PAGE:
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Hang out: Lajpat Nagar Part I

india Updated: Sep 14, 2011 00:48 IST
Saudamini Jain
Saudamini Jain
Hindustan Times
Highlight Story

In the last five years, Lajpat Nagar market has emerged as Delhi’s new go-to market for music instruments. Opposite the Defence Colony flyover, and into Lajpat Nagar part I, a by-lane on the left leads to a street. Seemingly innocuous at first glance, this street is a hub of music shops.

Evidence of the street’s musical air appear, by and by: curly-haired, tattooed boys in Pink Floyd or Beatles T-shirts disappear into shops humming and headbanging; flower children look-alikes move about, while a man on a staircase plays his guitar as he waits for his shop to be swept clean.

The five music instrument shops in Lajpat Nagar are a stiff competition to each other and make the musical economy, which is also a music lover’s popular hangout. Lakshman Parsuram, a software developer, who plays a guitar, says, “I have to keep coming here quite often to buy strings, cleaners and to just browse through their new stuff.”

The shops — Bina Enterprises, On Stage, New Bharat Music House, Rangarsons Music Depot and a little further away in a basement in Lajpat Nagar II, the Furtados Music Store — have managed to surpass the well-established music instrument markets in Panchkuian road and Daryaganj, both in terms of variety and pricing.

Musical instruments such as guitar, sitar, violin, harmonium, keyboard, drum, dholak and half a dozen types of flutes, including the snake charmers’ been, and many more, are available in these shops. Lakshman Parsuram, a software developer, who plays the guitar, says, “I have to keep coming here quite often to buy strings, cleaners and to just browse through their new stuff.”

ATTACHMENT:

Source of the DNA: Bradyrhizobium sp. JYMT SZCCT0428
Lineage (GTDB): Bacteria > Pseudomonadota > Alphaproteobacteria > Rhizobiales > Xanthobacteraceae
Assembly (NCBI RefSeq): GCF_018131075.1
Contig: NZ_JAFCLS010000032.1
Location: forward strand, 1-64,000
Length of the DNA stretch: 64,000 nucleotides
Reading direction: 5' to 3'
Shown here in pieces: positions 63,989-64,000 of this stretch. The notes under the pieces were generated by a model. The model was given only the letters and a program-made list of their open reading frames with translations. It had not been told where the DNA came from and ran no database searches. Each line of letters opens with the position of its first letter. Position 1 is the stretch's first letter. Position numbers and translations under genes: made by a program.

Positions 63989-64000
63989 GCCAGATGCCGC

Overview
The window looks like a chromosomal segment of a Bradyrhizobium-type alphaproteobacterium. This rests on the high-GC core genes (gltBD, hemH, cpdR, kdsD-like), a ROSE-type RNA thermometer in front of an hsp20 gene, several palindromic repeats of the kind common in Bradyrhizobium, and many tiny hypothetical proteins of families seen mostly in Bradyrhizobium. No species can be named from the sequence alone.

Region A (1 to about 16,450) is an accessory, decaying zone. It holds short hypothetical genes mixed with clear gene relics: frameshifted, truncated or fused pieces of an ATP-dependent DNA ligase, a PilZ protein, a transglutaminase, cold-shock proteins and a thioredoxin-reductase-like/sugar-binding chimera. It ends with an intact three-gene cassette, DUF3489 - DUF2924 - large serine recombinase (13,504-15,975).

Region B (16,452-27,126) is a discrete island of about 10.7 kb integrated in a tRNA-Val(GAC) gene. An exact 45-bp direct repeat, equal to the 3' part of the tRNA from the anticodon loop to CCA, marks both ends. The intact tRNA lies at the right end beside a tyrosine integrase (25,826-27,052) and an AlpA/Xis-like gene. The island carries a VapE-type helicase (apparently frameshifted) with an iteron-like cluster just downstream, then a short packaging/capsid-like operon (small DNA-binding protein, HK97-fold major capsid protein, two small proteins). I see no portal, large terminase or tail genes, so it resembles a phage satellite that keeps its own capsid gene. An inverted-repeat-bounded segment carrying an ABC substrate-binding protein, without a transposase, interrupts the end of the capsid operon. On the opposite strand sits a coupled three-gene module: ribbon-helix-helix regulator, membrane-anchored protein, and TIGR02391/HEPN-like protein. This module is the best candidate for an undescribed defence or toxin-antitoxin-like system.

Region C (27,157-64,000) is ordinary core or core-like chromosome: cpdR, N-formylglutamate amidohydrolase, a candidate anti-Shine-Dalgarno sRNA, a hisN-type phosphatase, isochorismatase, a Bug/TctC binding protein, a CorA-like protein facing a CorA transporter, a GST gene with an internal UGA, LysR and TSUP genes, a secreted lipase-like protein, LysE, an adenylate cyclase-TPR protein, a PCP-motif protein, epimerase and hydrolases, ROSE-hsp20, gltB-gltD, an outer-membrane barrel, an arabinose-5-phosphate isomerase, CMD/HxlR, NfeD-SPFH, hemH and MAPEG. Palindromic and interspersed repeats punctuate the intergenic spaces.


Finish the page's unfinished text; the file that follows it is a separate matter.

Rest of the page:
Kukubh Megwal, member of the music band Mendin Iris, swears by On Stage. However, for the Guillotine band member Karan Nambiar, loyalties lie with Furtados. “All their stuff comes from Mumbai. And, it has better service and better equipment,” he says.

The instruments are aesthetically arranged in the shops — some also stock books on music — some are covered with posters. The managers are an excited lot when it come to talking about music. Hence, the regular clients drop in for after-sale services and have the odd chat about music.

These shops also cater to many international clients. Bina Enterprises has at least 30% foreign clientele. “Our clients are usually spiritual groups looking for Indian instruments. Then, there are lots of expats who come for guitars,” says Daljeet Singh of Bina Enterprises.

The market is also dotted with many street food joints that range from the chaat wallahs, kathi roll stalls, Chinese food vans to chuski vendors. Fast food joint Nirula’s is also very popular here. Its slurpy Hot Chocolate Fudge (R80 for a single scoop) and the Big Boy Burger (R90) are a must-eat.